South Bethany beach replenishment pushed back to November

Beach replenishment work in South Bethany that was originally scheduled to take place this spring has now been pushed back a second time, from June to November of 2011, in the wake of concerns about the impact of the project on the town’s summer season.

An April 27 meeting hosted by the Bethany-Fenwick Area Chamber of Commerce and organized by the office of U.S. Sen. Tom Carper included representatives from the U.S. Army Corps of Engineers, Chamber, DNREC, Great Lakes Dredge and Dock, Carper’s office, and the Towns of South Bethany and Fenwick Island, as well as state Rep. Gerald Hocker.

“The purpose of the meeting was to have Great Lakes Dredge & Dock – the company performing the beach replenishment work – and the Army Corps distribute and explain the most updated project timelines, and discuss the process involved and how to minimize the impact on the homeowners, renters and businesses in the towns of Fenwick Island and South Bethany during the project,” Chamber Executive Director Carrie Subity noted.

While the Bethany Beach portion of the project has already been completed, the 30-day timeline for the delayed South Bethany segment was scheduled to start in early June and finish up just after the Fourth of July weekend. The project is expected to include partial beach closures and work being performed 24 hours a day.

That meant it would have had a significant impact on South Bethany’s summer season, removing segments of its beach from use during a heavy period for property rentals to beachgoers, and posing potential problems with construction noise 24 hours a day when those vacationers would likely be seeking restful days and quiet nights.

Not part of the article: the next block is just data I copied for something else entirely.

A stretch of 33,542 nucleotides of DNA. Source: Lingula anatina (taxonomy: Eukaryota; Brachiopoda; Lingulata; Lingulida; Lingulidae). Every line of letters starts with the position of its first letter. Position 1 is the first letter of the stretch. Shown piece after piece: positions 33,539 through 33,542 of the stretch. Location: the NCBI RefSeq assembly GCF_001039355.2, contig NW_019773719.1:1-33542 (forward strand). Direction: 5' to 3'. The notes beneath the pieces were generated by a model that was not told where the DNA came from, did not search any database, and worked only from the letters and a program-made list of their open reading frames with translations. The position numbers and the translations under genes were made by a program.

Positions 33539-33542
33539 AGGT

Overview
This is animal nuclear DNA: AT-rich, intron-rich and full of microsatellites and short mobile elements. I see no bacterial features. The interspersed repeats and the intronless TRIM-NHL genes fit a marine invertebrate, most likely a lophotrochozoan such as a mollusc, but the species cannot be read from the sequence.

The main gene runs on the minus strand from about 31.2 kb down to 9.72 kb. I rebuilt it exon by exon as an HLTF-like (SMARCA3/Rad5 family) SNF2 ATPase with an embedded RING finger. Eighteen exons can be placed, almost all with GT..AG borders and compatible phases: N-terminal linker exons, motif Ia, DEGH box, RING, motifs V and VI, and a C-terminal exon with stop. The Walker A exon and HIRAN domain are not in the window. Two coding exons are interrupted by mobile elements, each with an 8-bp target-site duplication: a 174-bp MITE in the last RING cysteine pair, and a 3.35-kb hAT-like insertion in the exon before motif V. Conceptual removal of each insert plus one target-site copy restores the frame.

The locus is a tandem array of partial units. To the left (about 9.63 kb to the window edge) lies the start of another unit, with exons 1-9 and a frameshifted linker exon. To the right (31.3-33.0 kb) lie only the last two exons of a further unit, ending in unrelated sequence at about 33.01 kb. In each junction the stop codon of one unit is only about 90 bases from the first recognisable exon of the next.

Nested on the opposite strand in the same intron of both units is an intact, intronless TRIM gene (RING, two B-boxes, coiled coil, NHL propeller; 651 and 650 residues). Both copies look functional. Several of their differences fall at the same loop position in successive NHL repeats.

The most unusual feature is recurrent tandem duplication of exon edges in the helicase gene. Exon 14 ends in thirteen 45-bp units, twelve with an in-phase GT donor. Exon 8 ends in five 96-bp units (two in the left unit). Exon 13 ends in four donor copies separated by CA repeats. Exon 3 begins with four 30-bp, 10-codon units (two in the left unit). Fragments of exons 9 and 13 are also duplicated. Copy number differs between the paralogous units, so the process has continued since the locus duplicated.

”While all the stakeholders were appreciative of the federal monies supporting this important project,” Subity said, “they also expressed concern with the adverse economic effect of an active replenishment project in July.”

Subity said that, following the meeting, DNREC and the Army Corps of Engineers agreed to fund the costs associated with moving the project from the summer months to November. As a result, the South Bethany project is now scheduled to begin around Nov. 1, following completion of the Rehoboth Beach-Dewey Beach project.

Work on the project in Fenwick Island, however, is being kept on its summer timeline. Subity said that, due to the type of equipment being used and other factors, the Fenwick Island project is expected to be 18 days shorter than the South Bethany project, slated to be completed by June 29.

The Great Lakes project team assured the group that they will do everything possible to minimize the project’s impact on homeowners and beachgoers, she said.

“I’m confident that the $22.7 million in emergency replenishment funding that Sen. Ted Kaufman, Congressman Mike Castle and I secured for our beaches will be put to good use,” said Carper this week. “Not only do full, replenished beaches protect our homes and business along the coast, but they also serve as the anchor for our important tourism industry.

“I’m glad that the scheduling issues were resolved,” he said, “allowing us to move forward on projects so that Fenwick Island will have a beautiful beach in time for tourism season and that other projects will not impact the summer season.”

The projects are all designed to repair the various coastline areas after damage sustained in the November 2009 Nor’Ida storm. Last August, Delaware’s Congressional delegation urged the Corps to use the funding provided in the Emergency Supplemental Appropriations Act of 2010 for the repair work.

Rather than spending that funding on a full-scale repair project in which Great Lakes would have both pumped sand onto the beaches and rebuilt the dunes themselves, state officials opted to use the funding to simply have as much sand as possible pumped back onto the damaged beaches.

State workers will then move the sand around the beaches as desired, to rebuild the damaged dune line and re-widen the depleted beaches, as has already happened in Bethany Beach.

The delegation had previously noted that, for every dollar spent on beach nourishment, the federal government collects $320 in tax revenue, making the projects a plus even in a time when the legislative focus is on budget cuts.